Critical Evaluation

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Last Updated on May 8, 2015, by eNotes Editorial. Word Count: 509

JOANNA GODDEN is a novel about a remarkable woman who not only survives but thrives through her efforts to carve out a niche for herself within a man’s world. Her strength and independence are such that she wastes no time after her father’s death in building her inherited property, Little Ansdore, into a prosperous farm. She manages to accomplish this at a time when many men are financially sinking in similar enterprises. Her gift for management and insight into business matters finally earns her the grudging admiration of her neighbors who had been at first so disapproving of what they considered her indecorous and unfeminine behavior.

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Sheila Kaye-Smith creates the character of Joanna with skill and sensitivity; her heroine is a vibrantly real figure who blends both strength and vulnerability, sharp judgment and naivete, staunch independence and the need for human relationships within her personality. Through an unfolding of her interpersonal relationships with her younger sister Ellen, her devoted admirer Arthur, her fiance Martin, and the father of her child Albert Hill, the author reveals Joanna as a very complex and deep woman. Her almost paternal relationship with Ellen, for example, brings out both the loving and the controlling, dominating sides of her character. In her tender affection and instinctive desire to protect her weaker sister, she exerts such control that the latter feels stifled and longs to escape into some kind of independence.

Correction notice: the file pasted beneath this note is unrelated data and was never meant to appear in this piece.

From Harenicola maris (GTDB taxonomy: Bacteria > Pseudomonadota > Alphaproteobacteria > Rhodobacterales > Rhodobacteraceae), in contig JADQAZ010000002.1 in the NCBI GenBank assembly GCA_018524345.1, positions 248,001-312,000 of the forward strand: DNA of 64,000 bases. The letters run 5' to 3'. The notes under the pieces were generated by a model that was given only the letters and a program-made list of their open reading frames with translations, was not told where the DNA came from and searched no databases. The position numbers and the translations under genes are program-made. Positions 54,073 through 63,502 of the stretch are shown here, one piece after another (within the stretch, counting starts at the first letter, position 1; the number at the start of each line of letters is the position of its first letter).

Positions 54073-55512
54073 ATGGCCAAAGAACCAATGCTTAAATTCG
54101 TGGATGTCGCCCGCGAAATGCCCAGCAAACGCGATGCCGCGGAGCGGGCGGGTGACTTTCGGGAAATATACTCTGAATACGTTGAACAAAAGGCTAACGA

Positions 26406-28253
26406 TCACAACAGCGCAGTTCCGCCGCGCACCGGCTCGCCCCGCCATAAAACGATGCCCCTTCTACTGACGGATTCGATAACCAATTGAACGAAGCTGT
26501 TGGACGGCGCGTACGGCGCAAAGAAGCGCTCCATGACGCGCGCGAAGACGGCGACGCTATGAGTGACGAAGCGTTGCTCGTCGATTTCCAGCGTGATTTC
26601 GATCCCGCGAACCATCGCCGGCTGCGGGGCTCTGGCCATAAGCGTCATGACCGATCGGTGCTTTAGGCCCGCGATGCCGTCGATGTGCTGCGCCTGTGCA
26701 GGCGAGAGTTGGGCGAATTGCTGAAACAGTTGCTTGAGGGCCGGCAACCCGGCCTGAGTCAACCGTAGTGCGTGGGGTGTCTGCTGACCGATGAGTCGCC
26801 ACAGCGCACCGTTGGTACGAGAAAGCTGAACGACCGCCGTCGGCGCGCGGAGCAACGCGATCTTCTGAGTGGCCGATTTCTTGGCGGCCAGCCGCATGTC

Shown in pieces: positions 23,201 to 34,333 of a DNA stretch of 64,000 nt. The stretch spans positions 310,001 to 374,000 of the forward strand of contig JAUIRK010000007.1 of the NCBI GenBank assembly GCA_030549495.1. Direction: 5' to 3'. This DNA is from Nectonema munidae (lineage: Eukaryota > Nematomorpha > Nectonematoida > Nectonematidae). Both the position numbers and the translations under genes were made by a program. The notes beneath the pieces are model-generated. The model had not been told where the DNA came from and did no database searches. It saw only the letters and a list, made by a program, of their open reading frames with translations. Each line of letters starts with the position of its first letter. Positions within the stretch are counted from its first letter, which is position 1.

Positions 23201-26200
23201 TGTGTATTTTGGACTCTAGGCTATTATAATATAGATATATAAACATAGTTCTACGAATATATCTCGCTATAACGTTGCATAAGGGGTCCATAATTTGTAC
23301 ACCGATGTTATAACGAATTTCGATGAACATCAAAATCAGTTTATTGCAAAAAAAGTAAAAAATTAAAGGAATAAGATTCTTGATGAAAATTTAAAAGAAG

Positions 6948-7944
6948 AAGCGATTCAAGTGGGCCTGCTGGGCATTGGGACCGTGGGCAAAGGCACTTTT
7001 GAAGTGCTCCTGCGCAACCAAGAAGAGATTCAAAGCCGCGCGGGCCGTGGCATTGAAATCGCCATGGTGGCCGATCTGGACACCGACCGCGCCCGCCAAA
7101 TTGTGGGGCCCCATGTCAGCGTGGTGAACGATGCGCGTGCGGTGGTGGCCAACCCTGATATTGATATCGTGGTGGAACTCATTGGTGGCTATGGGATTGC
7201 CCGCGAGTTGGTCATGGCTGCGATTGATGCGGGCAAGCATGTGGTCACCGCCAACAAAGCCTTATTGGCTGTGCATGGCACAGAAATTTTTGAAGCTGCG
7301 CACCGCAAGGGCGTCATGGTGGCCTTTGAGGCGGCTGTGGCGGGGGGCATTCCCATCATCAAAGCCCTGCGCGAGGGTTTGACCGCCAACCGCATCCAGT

Likewise in her relationships with men, Joanna is an odd mixture of strong and weak, sensible and foolish. She feels nothing for Arthur, the man who truly loves her. She is actually able to pressure him into marrying Ellen, yet when he finally leaves Little Ansdore, she begins to see him as more desirable; and after he is dead, it is his memory and the imagined approval of her actions that give her strength in selling the farm and refusing to marry Albert. When Joanna finally does meet a suitable man in Martin Trevor, her tough-minded devotion to the farm causes her to delay the marriage; she decides too late that Martin’s love is more important than the farm: he becomes ill and dies. When an undesirable man comes into her life in the form of Albert Hill, the woman who can unerringly choose the best sheep or barter for the highest price is unable to judge a potential lover wisely. Nevertheless, it is this very blend of qualities that make Joanna Godden such a human and sympathetic heroine.

Sheila Kaye-Smith is dubbed the “Sussex novelist” by some critics to suggest a comparison to her contemporary, the “Wessex novelist,” Thomas Hardy. Like Hardy, she sets her story against the rural setting of the Sussex countryside. The novel is rich in local-color detail; it abounds with loving descriptions of both the people, their habits and dialect, and the beauty of the land. In JOANNA GODDEN, Kaye-Smith realizes her early ambition, recounted in her autobiography, to become an excellent novelist of rural life; in so doing, she brings that life back for her readers.

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